|Japan may buy North Korean missiles
Such an extraordinary idea has a certain logic PERHAPS in order to have a reputation for exporting at least
one well-made product, not its uncuddly children's toys, North Korea has gone into the business of making and exporting ballistic
missiles. Its customers include Libya, Syria, Pakistan and Iran. Missiles are a money-spinner for the hermit-like communist
dictatorship in Pyongyang. Now FOREIGN REPORT has been told of a surprising new development.
ALTHOUGH no government is prepared to admit it publicly, some sort of Western military intervention in
Macedonia's civil conflict is now almost inevitable; the only question is whether it would come as part of a deal between the ethnic
Albanian guerrillas and the Macedonian government or whether the West will, yet again, have to introduce its forces on the ground to
impose another untidy and expensive peace. Nobody relishes the prospect of yet another Balkan adventure, the fourth in a decade. To
complicate matters, Macedonia represents not only another test of western resolve but also the first test of Europe's claim, voiced
most loudly by France, that it can run a military operation on its own if the Americans do not wish to be involved.
|The Taliban and Pakistan
IN LATE May the leader of the Taliban, the fundamentalist Islamic Movement that currently rules all but a
small sliver of Afghanistan, announced that all Hindus in the country would have to wear a piece of yellow cloth to distinguish them
from their Muslim neighbours. His justification was that the yellow cloth would serve as a protection against harassment by Taliban
|Communism in Nepal
Nepal's royal massacre on June 1st will intensify the 'people's war' now being fought by Maoist insurgents.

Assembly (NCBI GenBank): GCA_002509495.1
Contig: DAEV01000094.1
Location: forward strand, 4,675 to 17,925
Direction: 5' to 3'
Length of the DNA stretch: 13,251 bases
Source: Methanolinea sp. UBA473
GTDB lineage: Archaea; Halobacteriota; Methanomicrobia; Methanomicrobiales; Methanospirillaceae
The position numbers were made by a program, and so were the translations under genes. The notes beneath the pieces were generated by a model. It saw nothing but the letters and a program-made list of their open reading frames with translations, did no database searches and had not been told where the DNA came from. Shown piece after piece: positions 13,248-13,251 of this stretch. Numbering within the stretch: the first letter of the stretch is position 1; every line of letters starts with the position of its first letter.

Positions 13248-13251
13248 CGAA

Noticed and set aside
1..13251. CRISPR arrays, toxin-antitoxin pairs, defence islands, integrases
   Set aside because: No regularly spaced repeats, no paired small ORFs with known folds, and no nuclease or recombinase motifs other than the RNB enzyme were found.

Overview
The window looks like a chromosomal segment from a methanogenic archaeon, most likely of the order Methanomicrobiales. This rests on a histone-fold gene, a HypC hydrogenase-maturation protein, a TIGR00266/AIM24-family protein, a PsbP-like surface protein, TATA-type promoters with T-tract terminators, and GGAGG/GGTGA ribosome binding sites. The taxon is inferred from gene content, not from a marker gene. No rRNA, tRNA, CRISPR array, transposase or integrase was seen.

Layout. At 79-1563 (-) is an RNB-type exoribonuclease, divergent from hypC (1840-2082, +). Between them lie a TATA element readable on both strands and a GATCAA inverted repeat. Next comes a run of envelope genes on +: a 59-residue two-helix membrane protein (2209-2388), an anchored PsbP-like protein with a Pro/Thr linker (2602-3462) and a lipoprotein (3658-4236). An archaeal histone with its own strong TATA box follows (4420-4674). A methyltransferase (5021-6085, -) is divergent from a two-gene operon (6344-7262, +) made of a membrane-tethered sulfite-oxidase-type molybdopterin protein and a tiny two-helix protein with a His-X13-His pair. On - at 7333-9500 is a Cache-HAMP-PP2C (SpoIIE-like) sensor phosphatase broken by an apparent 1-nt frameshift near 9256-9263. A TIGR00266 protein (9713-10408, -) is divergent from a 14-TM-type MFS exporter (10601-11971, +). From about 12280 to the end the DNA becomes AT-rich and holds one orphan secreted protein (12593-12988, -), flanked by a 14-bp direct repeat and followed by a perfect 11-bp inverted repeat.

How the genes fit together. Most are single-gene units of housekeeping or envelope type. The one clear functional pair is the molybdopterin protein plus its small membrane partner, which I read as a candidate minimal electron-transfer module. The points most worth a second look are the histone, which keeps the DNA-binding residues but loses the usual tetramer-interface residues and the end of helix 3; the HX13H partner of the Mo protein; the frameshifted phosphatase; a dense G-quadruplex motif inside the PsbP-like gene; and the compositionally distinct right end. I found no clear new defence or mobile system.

Their leaders have held a secret meeting in the capital, Kathmandu, to discuss how the new situation affects their plan to set up a
|King Abdullah's headache
WHERE is a West Bank Palestinian family, exhausted by the Intifada and Israel's attempts to crush it, most
likely to go? And where would Jordanian citizens, living illegally in the West Bank, seek safety? King Abdullah of Jordan thinks he
knows the answer. So does the expansionist Israeli prime minister, Ariel Sharon, who once famously said: "Jordan is
|Poisoned and forgotten
IN APRIL, special trucks covered with lead sheets and equipped with radiation counters set out with a police
escort from Russia's Research Institute for Plant Biological Protection in Krasnodar to drive 2,000km to the Ulyanovsk region. The
institute, formerly known as the Caucasus Research Institute of Phytopathology, had long been trying to find out exactly how all forms
of life react to exposure to radiation caused by a nuclear bomb explosion. To do this, scientists needed to contaminate some land with
radioactivity. A field of 2.5 hectares had been subjected to high-level radiation since 1971 to observe the reaction of an
agricultural-industrial complex to mass contamination with radioactive substances.
|EU military staff goes operational
The new EU Military Staff was declared formally operational on 11 June, ready to begin advising the EU
Political Security Committee and Military Committee.
|Projects lag as Australia battles to implement PFI
Key Australian Defence Force capability acquisition programmes are on hold as the Australian government
struggles to implement a policy governing the use of funds through private financing initiatives (PFIs).
|Europe set to repeat A400M commitment
The nine European nations involved in the A400M project are expected during the 16-24 June Paris Air Show to
formally commit to procuring at least 200 of the military transport aircraft, said French Defence Minister, Alain Richard.
|US study recommends 'global joint response force'
A study group advising US Secretary of Defense Donald Rumsfeld Recommends the Department of Defense create
"global joint response forces" that would train together for early deployment.
|India and Russia test joint missile